The Kaposi's Sarcoma Enigma
tkeske at mediaone.net
Sat Sep 4 22:42:31 EST 1999
> It shouldn't be surprising that you see differences in the pathogenesis
> of a virus in different populations. Consider EBV. In North America,
> the primary disease caused by this herpesvirus is infectious
> mononucleosis. In African children, a major manifestation of EBV
> infection is Burkitt's lymphoma. While in mainland China, you see
> nasopharygeal carcinoma. Same virus, three very different outcomes.
> Why? Hard to say, but probably some combination of genetic and
> environmental factors. In addition, these factors would be different for
> other viruses which display the same types of differences.
Thanks for your comments.
I imagine that many of the heterosexual AIDS victims in the U.S. are
black, who would have little genetic difference from black Africans.
Neither would there be genetic differences between white gays
and white heterosexuals in the U.S.
Environmental differences? Of course- I'm suggesting some:
poppers, lubricants. We can imagine others, but we have to identify
them and make a case for them.
> Today, KS is seen predominantly in gay men. Precisely the same
> population that is predisposed to HIV. Not surprising since one
> infection may predispose you to another
You seem to be using the logic:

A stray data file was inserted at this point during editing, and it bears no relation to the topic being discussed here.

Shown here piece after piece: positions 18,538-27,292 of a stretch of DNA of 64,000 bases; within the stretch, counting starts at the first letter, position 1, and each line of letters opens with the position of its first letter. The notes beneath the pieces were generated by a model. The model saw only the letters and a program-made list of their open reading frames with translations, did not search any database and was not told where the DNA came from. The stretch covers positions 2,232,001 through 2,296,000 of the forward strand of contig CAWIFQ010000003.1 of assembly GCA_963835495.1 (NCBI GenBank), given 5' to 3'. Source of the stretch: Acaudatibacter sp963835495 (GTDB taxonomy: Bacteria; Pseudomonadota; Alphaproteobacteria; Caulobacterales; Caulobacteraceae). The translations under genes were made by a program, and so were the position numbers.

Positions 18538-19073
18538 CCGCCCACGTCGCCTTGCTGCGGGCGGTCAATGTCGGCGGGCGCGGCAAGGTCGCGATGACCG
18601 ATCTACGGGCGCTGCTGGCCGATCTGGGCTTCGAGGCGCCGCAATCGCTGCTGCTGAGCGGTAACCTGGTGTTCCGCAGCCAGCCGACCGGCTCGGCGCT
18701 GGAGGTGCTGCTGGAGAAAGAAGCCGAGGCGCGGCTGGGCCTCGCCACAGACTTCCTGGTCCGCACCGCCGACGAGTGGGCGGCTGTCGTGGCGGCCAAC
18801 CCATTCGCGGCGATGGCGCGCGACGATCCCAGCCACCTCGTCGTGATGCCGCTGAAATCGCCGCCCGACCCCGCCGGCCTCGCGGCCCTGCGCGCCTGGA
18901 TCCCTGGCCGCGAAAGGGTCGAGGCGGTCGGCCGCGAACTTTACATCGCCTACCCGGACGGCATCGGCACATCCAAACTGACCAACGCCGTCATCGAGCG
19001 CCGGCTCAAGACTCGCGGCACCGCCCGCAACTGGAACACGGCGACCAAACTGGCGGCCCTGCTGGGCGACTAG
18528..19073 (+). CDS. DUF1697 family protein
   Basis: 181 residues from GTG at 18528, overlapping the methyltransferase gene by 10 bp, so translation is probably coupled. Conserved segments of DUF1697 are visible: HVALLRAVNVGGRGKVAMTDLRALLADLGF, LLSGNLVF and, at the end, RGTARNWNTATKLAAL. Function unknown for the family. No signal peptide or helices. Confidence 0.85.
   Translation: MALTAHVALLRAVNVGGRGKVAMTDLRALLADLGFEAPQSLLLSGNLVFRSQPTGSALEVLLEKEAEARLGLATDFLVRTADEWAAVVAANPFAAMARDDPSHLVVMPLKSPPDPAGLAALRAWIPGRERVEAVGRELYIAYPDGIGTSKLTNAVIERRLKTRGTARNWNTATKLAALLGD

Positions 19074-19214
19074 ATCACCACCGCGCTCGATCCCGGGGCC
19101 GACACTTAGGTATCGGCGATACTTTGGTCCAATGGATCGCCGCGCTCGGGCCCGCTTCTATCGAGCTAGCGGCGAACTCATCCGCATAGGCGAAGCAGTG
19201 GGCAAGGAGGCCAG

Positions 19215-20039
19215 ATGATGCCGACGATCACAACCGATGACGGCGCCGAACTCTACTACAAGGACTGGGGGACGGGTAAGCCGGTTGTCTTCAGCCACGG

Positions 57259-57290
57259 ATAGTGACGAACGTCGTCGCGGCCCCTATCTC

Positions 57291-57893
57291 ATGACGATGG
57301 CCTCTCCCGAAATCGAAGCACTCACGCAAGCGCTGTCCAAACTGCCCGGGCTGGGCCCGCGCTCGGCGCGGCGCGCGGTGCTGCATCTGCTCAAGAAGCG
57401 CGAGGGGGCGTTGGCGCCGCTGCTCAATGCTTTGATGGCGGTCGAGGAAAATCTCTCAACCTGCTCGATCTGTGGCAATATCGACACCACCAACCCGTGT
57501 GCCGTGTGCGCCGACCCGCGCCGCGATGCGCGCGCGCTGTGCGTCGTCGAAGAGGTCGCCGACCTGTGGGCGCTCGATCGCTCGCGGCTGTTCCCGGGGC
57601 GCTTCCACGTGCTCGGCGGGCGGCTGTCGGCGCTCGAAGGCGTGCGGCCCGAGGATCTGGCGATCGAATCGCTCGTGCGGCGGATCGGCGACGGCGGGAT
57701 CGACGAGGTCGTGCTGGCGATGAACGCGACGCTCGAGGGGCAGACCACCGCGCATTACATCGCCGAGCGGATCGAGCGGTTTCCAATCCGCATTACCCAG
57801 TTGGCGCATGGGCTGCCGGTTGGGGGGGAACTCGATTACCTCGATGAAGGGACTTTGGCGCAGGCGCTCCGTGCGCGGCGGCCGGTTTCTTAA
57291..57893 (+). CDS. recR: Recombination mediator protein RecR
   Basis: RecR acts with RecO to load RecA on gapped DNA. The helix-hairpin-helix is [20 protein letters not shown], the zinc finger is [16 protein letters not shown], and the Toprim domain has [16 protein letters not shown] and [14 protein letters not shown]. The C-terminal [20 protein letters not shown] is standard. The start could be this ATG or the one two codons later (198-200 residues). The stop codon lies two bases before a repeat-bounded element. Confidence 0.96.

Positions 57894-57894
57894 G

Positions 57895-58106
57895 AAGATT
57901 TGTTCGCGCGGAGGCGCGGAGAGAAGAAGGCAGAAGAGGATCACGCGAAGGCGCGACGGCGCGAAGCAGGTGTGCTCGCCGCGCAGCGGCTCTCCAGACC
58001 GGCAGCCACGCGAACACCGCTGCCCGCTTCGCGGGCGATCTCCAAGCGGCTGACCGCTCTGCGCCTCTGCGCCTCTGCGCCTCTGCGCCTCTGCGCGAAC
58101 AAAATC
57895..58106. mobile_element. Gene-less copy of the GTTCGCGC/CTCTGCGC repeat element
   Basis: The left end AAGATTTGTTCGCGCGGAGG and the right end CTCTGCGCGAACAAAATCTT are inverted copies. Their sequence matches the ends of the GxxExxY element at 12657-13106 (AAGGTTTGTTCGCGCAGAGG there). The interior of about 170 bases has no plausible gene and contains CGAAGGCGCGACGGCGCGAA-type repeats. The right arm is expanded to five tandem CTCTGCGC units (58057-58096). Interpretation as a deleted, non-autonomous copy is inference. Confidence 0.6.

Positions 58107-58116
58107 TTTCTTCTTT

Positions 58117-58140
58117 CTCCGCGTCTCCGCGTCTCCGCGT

* gay men get more HIV
* HIV indirectly leads to KS
Therefore: gay men get more KS.
The problem is, this logic isn't quite adequate. Yes, gay men
should get more KS than the GENERAL population. However, the percent
of HIV+ gays who get KS should not be different than the percent of
HIV+ straights who get KS - UNLESS we come up with some other factor
to explain why HIV+ gays should have more HHV8 (or whatever cofactor),
than do HIV+ straights.
We cannot rely simply of convenient stereotypes of "promiscuous gays"
as the excuse why we might suppose that gays would have more HHV8.
We are comparing to straights who are specifically HIV+, so it is reasonable
to imagine that this group would also be quite sexually active.
Herpes is hardly an uncommon infection among straights. This doesn't
mean the KS-causing variants are NECESSARILY similar in this regard,
but it would not be unreasonable to postulate that it would be little
until we have any better evidence.
If you compare the gay/straight herpes infection ratio among sexually
active populations (again, not merely the general populations), I would
it is insufficient to support the degree of difference in the KS ratios
that we see.
Anyone care to present data? (I will also be looking for it).
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